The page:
You can look at my home page for more information, but the short answer is that I'm a dilettante who likes thinking about a variety of subjects. I like to think of myself as a systems-level thinker, more concerned with the big picture than with the details. Current interests include politics, community formation, and social interface design. Plus books, of course.
By now, if you've read any of the interviews, or heard him speak on the radio, you probably know the premise of the book - that we should sometimes trust our unconscious brain and its ability to synthesize vast quantities of data to make decisions for us. He tells a lot of stories demonstrating how our unconscious brain can detect patterns far more quickly and accurately than our conscious brain.
He also delves a bit into when _not_ to trust the unconscious brain. Prejudices play a big part; what we "know" influences what we observe. The most convincing anecdote he related was the example of symphony orchestras which overwhelmingly hired male musicians up until relatively recently. Then women started earning a large portion of jobs. The difference? The symphonies put up screens so that the audition committee could only hear the music being played, without seeing the musician. Even though the conductors would swear up and down that they were not prejudiced against women, the screens proved otherwise, that the sight of a male musician actually affected how they heard the music.
Gladwell also notes that the standard dictum that "the more information, the better" is often wrong, finding instead that more information often paralyzes our brains with too many options. He relates the anecdote of an emergency room in Chicago, where the doctors had trouble diagnosing whether incoming patients were experiencing a heart attack. There are so many contributing factors to a heart attack that they could always find a reason why the patient might be in the middle of a heart attack, but also a reason why not. Finally, a researcher came up with a model that used only three variables to diagnose a heart attack. By ruthlessly cutting away all of the other factors that the doctors were using to construct stories on both sides of the question, the model actually achieved a much higher rate of success.
I was disappointed that the book was at such a light level. The entire book is in the pattern of this review so far: Gladwell introduces an idea, discusses an anecdote which illustrates that idea, and moves on. It made for a quick read (I literally read it in about three hours one day), but it left me feeling kind of empty. I was much more impressed with Sources of Power, which Gladwell references a couple times, because Gary Klein goes into detail into a model of the underlying decision-making process that makes a lot of sense to me.
I was also disappointed because several of the anecdotes that Gladwell used were unconvincing to me. In particular, he referenced the height study that I think is totally bogus. He also refers to Ted Williams's insistence that he could see the ball hit the bat, and dismisses it out of hand. That may or may not be true, but there's at least anecdotal evidence that Williams could. Not that Gladwell could know this, but I have a book called The Umpire Strikes Back, by Ron Luciano, an umpire who was similarly skeptical of Williams's claim:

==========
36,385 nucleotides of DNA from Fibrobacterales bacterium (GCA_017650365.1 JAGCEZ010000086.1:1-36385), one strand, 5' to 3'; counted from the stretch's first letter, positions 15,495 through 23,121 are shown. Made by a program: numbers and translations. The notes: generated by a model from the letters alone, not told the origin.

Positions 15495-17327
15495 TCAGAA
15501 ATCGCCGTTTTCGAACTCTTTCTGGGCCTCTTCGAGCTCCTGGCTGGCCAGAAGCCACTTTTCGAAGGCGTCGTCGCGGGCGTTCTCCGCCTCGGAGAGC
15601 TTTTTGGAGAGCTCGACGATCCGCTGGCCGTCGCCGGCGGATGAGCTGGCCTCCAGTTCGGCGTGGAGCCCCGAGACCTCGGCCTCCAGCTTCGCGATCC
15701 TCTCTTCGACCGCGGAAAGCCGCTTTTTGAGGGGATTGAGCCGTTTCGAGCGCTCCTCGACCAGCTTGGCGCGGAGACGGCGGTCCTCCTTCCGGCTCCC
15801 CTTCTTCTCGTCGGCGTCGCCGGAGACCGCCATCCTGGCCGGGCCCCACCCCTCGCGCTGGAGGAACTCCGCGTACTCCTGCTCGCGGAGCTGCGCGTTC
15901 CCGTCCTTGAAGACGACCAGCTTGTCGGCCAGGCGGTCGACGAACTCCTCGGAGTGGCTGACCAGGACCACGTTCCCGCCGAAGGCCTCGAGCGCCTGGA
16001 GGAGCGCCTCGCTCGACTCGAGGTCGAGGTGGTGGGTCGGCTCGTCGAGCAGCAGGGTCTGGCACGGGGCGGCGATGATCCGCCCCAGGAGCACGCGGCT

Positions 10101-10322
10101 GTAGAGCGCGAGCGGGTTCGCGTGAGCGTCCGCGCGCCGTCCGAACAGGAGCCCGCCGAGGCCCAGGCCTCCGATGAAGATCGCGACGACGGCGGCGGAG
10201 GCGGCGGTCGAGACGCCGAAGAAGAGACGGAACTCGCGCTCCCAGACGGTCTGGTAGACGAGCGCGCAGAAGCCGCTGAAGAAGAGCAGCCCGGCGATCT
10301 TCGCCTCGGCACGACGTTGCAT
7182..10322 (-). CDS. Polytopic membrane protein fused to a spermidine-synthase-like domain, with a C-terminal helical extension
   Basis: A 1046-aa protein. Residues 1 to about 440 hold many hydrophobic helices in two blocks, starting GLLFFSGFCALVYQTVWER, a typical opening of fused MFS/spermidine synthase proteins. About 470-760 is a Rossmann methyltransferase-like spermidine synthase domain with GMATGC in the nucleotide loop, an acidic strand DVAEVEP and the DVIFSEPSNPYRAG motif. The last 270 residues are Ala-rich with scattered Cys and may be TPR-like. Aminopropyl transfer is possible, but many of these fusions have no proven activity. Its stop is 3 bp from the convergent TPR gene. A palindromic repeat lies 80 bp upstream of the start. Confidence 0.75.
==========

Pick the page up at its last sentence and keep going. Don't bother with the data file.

[Williams] claimed he could actually see the ball hit the bat. He said he could see if the bat hit one seam, two seams or missed the seams entirely. ...I told him that was impossible. The human eye doesn't work that precisely. Doctors knew it. Scientists knew it. Umpires knew it.
...In spring training, in 1972, he offered to prove it to me. Admittedly I was reluctant to go along with him. In his prime Williams had been one of the greatest hitters in baseball history, but at this time he was fifty-four years old. A hitter's reflexes usually start fading in his mid-thirties, and in Williams's case that was two decasdes earlier. I didn't want to embarrass him by shattering one of his beliefs, but he insisted. With my head down, I followed him to a practice field. He covered the barrel of a bat with pine tar and stepped up to the plate. A hard-throwing rookie had been recruited to pitch to him. I took a deep breath, anticipating what was going to be a very sad moment.
The young pitcher threw a bullet and Williams hit a rocket to center field. "One seam," he shouted confidently over his shoulder.
"Sure, Ted," I agreed. I was just glad he was still able to hit the ball. Someone retrieved it and brought it over to me. One seam was covered with pine tar.
He hit another pitch. "About a quarter inch above the $#%$%$% seam," he said.
That ball had a pine-tar scar just a quarter inch above the seam. He called five of seven perfectly, the most amazing display of hitting ability I've ever seen. (p.129)
Gladwell probably never read this book. But I don't see why my anecdotal evidence is any less convincing than his :). Stuff like that and the height study started making me question all of the anecdotes that Gladwell was using, and since he never got beyond the shallow level of anecdotal evidence, it meant that there wasn't much left. Richard Posner has a similar critique.
Final verdict: Interesting ideas, but not a lot of supporting evidence. I wouldn't bother buying this book. Borrow it from me or from the library if you want to while away an afternoon and read some entertaining anecdotes. If you want a more serious examination of how to develop and trust one's unconscious expertise, read Gary Klein's Sources of Power instead.
posted at: 21:48 by Eric Nehrlich | path: /books/nonfiction/general | permanent link to this entry | Comment on livejournal